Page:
The first thing you should know: The UnderGarden is a game. That may seem like stating the obvious, but it's true. Every mention of the game so far has made prominent use of the word "casual", usually followed by any combination of "ambient", "trippy" and "chilled out". The impression given is that it's more of an interactive mushroom experience and not the sort of game to totally harsh your buzz with downers like objectives and completion ratings and woah man, just relax, OK?
And to begin with, that seems like a fairly accurate description. You control a chubby alien pixie thing, able to float through the air in a garden that makes Avatar's lush luminous jungle look like a manky old lettuce and a couple of dandelions. It's a sumptuous, wondrous environment and one that immediately rewards exploration.
Bounce off a green blob, helpfully brought to your attention by the minimalist tutorial, and a cloud of pollen ejaculates lazily into the air. As you scoop it up, each piece gives off a tinkling chime, an escalating sing-song scale that makes the game's key mechanic a tactile joy.
Once carrying your fill of pollen, the garden bursts into life whenever you pass by dormant flora. Tendrils burst excitedly from the walls and floor, carpets of glowing grass pop and sway with evident joy. Each comes with its own sound, transforming your movements into musical flourishes that feed into the relaxing soundtrack.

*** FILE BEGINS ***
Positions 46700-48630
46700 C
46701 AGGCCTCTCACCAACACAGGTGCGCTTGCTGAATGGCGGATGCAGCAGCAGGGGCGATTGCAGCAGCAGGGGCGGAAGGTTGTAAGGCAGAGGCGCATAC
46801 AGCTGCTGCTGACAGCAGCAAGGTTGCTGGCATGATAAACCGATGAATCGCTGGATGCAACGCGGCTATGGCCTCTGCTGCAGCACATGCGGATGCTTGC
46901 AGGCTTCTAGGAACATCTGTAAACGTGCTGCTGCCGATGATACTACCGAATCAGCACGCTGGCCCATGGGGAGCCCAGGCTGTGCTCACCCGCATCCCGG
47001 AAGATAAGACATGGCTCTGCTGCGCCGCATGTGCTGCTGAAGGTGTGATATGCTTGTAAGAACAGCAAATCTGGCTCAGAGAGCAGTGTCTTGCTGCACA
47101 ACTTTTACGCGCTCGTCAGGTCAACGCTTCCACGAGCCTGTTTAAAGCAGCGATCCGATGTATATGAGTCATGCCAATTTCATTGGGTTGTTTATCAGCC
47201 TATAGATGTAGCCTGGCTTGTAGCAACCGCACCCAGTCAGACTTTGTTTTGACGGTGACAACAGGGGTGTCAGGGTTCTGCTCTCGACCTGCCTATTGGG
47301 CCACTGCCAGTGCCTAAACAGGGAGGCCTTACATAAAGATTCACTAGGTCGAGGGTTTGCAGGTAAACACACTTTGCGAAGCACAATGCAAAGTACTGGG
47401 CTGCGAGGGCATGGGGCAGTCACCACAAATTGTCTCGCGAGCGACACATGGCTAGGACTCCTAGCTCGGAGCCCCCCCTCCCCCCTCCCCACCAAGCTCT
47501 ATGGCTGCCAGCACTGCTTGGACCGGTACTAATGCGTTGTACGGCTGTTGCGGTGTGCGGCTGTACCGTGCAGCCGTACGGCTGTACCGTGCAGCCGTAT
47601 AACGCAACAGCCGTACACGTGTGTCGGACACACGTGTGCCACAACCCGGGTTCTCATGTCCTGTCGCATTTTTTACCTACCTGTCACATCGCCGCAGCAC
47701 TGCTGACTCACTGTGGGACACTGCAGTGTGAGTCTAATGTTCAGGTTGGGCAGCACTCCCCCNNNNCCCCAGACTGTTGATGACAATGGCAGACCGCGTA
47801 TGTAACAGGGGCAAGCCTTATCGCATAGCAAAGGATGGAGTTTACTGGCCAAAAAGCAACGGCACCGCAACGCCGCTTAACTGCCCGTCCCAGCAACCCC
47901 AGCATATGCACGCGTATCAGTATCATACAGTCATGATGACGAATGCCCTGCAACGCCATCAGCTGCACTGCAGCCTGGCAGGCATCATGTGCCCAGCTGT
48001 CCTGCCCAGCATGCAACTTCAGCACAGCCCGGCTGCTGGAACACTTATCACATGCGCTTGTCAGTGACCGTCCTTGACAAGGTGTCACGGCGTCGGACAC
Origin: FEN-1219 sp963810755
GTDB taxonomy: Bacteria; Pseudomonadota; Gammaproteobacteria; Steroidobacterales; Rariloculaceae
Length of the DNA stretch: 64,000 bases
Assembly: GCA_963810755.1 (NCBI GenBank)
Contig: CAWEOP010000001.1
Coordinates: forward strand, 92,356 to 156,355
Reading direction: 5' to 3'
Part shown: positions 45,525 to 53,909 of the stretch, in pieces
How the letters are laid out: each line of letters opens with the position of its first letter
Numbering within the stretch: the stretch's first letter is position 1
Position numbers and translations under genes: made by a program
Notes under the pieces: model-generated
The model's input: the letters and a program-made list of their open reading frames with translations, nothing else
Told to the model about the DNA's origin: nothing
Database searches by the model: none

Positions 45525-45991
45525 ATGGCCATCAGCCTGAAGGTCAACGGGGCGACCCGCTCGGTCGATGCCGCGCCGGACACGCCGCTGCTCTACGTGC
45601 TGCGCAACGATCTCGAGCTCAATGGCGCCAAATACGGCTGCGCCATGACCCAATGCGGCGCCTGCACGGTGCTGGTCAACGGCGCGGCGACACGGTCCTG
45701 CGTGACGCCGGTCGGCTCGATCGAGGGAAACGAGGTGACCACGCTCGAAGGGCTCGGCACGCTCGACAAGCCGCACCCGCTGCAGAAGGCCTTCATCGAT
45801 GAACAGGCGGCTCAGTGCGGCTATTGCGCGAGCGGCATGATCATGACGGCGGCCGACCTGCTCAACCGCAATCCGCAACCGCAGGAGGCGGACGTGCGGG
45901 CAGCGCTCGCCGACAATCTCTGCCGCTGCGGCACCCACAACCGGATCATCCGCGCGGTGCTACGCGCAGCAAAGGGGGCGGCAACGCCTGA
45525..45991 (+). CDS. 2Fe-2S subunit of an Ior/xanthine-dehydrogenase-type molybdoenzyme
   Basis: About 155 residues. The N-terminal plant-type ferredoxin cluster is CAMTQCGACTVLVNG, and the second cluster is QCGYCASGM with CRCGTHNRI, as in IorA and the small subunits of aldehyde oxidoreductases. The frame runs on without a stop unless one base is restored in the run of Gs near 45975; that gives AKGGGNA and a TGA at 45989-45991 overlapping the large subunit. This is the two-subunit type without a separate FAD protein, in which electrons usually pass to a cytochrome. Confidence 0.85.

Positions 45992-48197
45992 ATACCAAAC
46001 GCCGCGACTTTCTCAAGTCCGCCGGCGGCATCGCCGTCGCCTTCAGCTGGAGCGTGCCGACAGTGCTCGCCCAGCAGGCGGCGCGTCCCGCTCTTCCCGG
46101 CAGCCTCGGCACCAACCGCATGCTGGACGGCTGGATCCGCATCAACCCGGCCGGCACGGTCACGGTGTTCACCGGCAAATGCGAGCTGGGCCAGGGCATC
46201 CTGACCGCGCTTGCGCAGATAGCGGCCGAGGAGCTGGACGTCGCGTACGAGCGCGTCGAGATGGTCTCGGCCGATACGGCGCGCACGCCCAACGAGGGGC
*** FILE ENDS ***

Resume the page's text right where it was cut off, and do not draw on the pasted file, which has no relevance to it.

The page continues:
It is, frankly, beautiful and the simple pleasure of making stuff happen ensures that the first few minutes of play go a long way to winning you over. It's a game to sink into, like a big soft duvet and the prospect of blissful sleep after a night out when you're still just mashed enough to feel snuggly and content.
Gameplay introduces itself very quickly, but never intrudes into this enjoyable cocoon. There are trees in the game which bear fruit once the plants surrounding them have been pollinated. Different fruit have different effects, and can be carried by extending a small circle of influence around you. Anything that can be picked up in its radius attaches to you with a little glowing string.
To begin with, it's simple stuff. Heavy fruits can be used to weigh down pressure pads, while lumpy helium-filled fruits act as balloons and can be used to lift switches in the opposite direction. After a few basic physics puzzles in which you navigate tunnels and trapdoors using these rudimentary tools, The UnderGarden begins to show off its full range of produce.
Lantern fruits light your way through deadly dark passages. Energy fruits carry an electrical charge and can be used to power up organic technology. Exploding fruits do exactly what you'd expect, detonating with very un-chilled-out force when dropped, demolishing walls and sending gameplay objects hurtling through the air.
The game also starts to hinder your progress in a firm but gentle sort of way. Gusts of wind prevent you from travelling in certain directions, or carry you along like an autumn leaf. Cogwheels must be turned to open passages and lock doors in place. Glowing pods cause you to drop everything you're carrying, including pollen, should you bump into them.
From these simple yet interlocking abilities and obstacles, the game begins to reveal the structure beneath its mellow shell. The aim is simple – get to the end of each level, pollinating as much of the world as you can. The execution, while never truly difficult, is challenging enough to make a mockery of the idea that this is a blissed out paddling pool for the off-yer-tits crowd.
Reaching the end of each of the game's 14 stages isn't going to trouble you for long, but finding all the hidden crystals and special flowers while pollinating every plant is no mean feat. Cleverly, such completist goals are not essential. If you want to enjoy the trip, you can.